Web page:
As pumpkin spice season has descended with a flurry, (Trader Joe’s wins the prize for oddball pumpkin pairings: pumpkin salsa, anyone?) here’s my last gasp attempt to call up “my Galapagos feeling.”
A trip to the islands wouldn’t be complete without enjoying the goofy antics of the blue-footed boobies. The name comes from the Spanish word “bobo,” which means clown. The seabirds got the moniker when the explorers observed their clumsy waddling.
boobie and land iguana square-off
The Galapagos Islands were named for their giant tortoises; early explorers thought the shape of the tortoise shells resembled saddles. “Galapago” means saddle in Spanish. These lumbering creatures can weigh up to 800 lbs. and live to be about one hundred. The older they are the less you can see the rings on their shells
Giant tortises at Darwin Center, Santa Cruz
Swamp bath at Galapagos Conservancy, Santa Cruz
Male and female at Galapagos Conservancy
Park rules prohibit taking anything from the islands, so I had to be satisfied with taking photos of some interesting shells.
Green olivine crystals, Floreana Island
Thanks for checking out my pix!
The Galapagos Islands, the chain of volcanic islands about 620 miles off the coast of Ecuador, are a wildlife lover’s dream. On my trip this summer, I got to see creatures found nowhere else: pre-historic looking marine and land iguanas, a variety of aquatic birds, including blue-footed boobies and the impressive gigantic tortoises. Hiking among its landscapes—sandy beaches, expansive lava fields and desertscapes, which change from island to island—I got to experience how unique this region truly is. As Charles Darwin so aptly said about the Galapagos Islands in The Voyage of the Beagle, the account of his expedition to the islands that led to the development of the theory of evolution: “The archipelago is a little world within itself …”
Kicker Rock: impacted ash thrust from the ocean during volcanic eruption
Kicker Rock from afar
View from Sombrero Chino
300-year-old pricky pear cactus
As the islands are considered a national park, tourism is highly controlled. Upon arrival, we were given a list of regulations, particularly about how to interact with the wildlife. In a word: Don’t! No physical contact, no aggressive gestures and keep voices down. Consequently, the animals don’t consider humans as predators, and they freely come right up to you. Let me tell you, when sea lion pups would flop at my feet or glide around me while I was snorkeling, I’d have to fight every impulse to reach out and touch them.
This sea lion barked at the person sitting here to move, then when vacated took the spot.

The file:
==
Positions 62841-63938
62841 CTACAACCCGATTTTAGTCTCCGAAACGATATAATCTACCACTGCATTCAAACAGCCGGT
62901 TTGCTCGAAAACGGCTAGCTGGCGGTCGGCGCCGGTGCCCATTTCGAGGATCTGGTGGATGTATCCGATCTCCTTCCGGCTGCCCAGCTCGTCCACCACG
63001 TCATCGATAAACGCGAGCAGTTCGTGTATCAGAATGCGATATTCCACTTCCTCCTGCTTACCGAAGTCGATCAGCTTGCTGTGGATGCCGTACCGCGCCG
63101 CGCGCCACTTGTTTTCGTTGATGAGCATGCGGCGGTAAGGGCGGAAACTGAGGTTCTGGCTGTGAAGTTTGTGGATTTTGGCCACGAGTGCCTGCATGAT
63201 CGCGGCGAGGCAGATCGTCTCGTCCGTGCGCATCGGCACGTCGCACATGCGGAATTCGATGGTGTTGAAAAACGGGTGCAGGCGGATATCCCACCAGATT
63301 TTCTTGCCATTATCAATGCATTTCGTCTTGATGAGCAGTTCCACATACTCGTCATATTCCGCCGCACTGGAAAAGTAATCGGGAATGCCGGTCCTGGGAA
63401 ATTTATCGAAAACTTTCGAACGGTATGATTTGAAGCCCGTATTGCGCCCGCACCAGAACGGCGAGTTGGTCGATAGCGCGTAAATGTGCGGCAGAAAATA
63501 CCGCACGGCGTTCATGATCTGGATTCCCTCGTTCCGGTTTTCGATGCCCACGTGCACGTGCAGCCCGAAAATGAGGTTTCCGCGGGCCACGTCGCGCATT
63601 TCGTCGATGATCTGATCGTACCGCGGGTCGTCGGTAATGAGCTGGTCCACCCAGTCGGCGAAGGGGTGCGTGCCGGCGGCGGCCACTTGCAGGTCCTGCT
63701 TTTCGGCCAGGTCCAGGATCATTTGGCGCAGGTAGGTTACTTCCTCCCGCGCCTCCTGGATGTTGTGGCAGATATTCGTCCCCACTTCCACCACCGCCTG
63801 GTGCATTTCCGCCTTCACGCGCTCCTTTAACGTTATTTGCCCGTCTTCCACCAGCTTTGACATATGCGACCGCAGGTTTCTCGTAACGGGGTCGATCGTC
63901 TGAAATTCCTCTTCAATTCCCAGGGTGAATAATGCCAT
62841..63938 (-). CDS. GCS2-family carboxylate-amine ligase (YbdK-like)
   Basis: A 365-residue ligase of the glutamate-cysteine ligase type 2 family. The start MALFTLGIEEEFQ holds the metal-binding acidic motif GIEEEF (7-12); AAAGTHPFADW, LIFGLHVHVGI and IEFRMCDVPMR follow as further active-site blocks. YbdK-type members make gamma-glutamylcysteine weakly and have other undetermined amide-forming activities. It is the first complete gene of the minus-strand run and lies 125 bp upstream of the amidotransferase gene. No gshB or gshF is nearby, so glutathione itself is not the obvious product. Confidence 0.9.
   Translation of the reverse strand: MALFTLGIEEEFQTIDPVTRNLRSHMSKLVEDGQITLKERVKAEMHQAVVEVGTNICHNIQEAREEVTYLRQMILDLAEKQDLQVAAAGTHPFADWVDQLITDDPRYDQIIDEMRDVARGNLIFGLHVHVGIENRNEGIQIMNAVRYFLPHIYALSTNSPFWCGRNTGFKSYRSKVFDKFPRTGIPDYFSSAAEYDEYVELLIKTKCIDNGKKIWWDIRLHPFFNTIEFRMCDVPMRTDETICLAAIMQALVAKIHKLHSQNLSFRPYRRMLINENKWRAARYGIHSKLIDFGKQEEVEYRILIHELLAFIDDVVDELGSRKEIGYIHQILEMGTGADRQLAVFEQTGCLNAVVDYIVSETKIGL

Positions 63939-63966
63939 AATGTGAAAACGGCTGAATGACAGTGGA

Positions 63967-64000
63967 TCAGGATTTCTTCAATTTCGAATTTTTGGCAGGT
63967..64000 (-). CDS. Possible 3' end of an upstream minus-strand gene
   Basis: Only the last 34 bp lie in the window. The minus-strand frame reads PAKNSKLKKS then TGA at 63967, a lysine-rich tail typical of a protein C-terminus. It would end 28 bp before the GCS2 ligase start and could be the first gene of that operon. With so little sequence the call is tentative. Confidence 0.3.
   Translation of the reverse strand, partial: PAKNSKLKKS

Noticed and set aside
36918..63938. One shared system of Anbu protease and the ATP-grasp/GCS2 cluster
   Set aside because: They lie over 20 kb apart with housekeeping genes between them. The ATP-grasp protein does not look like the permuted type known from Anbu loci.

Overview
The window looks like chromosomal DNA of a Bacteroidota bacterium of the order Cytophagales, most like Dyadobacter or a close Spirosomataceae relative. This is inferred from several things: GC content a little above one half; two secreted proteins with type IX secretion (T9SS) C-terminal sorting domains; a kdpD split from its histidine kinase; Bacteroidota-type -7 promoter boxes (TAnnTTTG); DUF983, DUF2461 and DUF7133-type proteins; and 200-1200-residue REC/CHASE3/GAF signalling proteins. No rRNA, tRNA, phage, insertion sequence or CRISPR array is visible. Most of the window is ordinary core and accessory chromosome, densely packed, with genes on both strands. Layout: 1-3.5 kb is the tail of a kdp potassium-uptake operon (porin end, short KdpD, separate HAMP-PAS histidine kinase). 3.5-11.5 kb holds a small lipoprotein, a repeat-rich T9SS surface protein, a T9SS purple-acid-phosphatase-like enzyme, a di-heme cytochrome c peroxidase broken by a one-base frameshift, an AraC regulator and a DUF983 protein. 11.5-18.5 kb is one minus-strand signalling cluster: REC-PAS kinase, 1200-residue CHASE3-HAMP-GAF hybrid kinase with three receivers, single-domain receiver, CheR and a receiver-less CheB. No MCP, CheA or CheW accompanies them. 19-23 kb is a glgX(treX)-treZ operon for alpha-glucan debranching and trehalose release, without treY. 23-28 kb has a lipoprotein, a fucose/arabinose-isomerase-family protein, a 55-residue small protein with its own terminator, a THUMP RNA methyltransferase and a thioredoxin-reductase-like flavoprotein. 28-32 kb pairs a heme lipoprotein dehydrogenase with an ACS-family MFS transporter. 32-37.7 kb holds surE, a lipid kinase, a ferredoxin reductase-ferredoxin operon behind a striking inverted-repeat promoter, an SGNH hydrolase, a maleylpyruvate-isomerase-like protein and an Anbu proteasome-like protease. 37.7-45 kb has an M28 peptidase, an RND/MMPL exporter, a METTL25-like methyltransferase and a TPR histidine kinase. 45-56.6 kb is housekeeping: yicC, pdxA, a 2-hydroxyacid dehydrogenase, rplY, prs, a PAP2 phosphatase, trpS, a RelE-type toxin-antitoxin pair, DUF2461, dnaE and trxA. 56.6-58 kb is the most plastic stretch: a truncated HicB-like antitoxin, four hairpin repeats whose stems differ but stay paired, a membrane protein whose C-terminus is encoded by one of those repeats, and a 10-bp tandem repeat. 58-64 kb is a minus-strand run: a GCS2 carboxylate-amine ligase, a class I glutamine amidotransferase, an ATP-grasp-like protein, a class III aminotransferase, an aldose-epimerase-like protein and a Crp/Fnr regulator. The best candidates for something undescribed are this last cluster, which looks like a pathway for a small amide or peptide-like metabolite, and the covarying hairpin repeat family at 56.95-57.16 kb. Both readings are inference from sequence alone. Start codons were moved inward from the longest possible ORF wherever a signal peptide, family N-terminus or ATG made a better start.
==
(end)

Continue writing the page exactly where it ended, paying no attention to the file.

Soaking up the sun
Sea lion pup
Nice life if you can get it
Next post: boobies and tortugas!
Growing up, there were two works of art that made a big impression on me. One was the Mona Lisa and the other was Picasso’s Les Demoiselles d’Avignon. Poster-sized versions (24″ x 36″) were mounted in my father’s study, and I’d see them regularly. They were significant not because I found them beautiful or fascinating, but based on my experience when I saw them in real life for the first time. The Mona Lisa is much smaller and the Picasso is enormous compared to the poster: roughly 8 ft by 8 ft. My expectations of each were turned upside down. I couldn’t reconcile the indelible image in my mind with the real thing. The Da Vinci was less compelling while the Picasso overwhelmed me. I recall it took me a few moments to view the art as it was—rather than what I thought it should be.
I’ve never felt this more keenly than at Machu Picchu. As a teen I was rabid to visit the Incan ruins once I saw the documentary Chariots of the Gods, based on the Erich Von Daniken book. The movie theorized that aliens were responsible for its construction along with other ancient mysteries, like the pyramids. A place built by aliens? How could I not see that?! Finally, this summer, a teen dream was fulfilled.
For the first hour in Machu Picchu, I had to pinch myself because a) I couldn’t believe I was there, and b) I again had to reconcile my expectations. While the stone ruins were absolutely a marvel of engineering: How were granite stones fitted seamlessly without mortar? How were the structures built without the use of the wheel? Was it a city, temple, agricultural center or all three? … What transfixed me more was the landscape. The breathtaking site was framed by the magnificent Huayna Picchu or “young peak.” No photo can truly capture it. As the mist rolled in and out during the day, the mysteries of the sacred citadel were amplified even more.
Here are a few photos. Of course, they don’t do it justice, but for me, they are a new placeholder in my mind of the real thing.
As for the alien theory, I’m no longer buying it.
Main Temple: damage likely caused by vegetation removal
Houses of the Guardians near agricultural center
Inca architecture: stone roof structures
Temple of the Sun: stones perfectly placed without mortar
Llamas and babies in the central plaza: natural lawnmowers
Iconic view from the Guardhouse